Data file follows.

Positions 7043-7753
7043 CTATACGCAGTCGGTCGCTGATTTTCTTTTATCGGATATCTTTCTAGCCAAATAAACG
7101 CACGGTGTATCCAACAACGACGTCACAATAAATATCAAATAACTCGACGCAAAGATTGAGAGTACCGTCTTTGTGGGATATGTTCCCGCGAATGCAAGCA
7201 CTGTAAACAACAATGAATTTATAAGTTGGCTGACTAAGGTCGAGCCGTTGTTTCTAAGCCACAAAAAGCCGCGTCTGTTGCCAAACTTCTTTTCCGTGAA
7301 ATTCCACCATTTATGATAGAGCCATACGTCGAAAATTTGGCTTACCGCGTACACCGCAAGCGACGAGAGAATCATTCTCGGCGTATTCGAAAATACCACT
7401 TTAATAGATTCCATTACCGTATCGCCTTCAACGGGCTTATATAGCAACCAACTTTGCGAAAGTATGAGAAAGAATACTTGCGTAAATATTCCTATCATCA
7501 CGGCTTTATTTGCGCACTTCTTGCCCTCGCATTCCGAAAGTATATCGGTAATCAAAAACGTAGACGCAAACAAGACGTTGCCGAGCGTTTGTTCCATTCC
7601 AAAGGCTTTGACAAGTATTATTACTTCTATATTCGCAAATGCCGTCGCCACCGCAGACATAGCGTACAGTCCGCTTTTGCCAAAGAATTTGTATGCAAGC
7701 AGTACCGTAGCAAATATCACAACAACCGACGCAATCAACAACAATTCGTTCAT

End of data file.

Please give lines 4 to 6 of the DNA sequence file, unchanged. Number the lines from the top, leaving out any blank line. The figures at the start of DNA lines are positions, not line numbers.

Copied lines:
7201 CTGTAAACAACAATGAATTTATAAGTTGGCTGACTAAGGTCGAGCCGTTGTTTCTAAGCCACAAAAAGCCGCGTCTGTTGCCAAACTTCTTTTCCGTGAA
7301 ATTCCACCATTTATGATAGAGCCATACGTCGAAAATTTGGCTTACCGCGTACACCGCAAGCGACGAGAGAATCATTCTCGGCGTATTCGAAAATACCACT
7401 TTAATAGATTCCATTACCGTATCGCCTTCAACGGGCTTATATAGCAACCAACTTTGCGAAAGTATGAGAAAGAATACTTGCGTAAATATTCCTATCATCA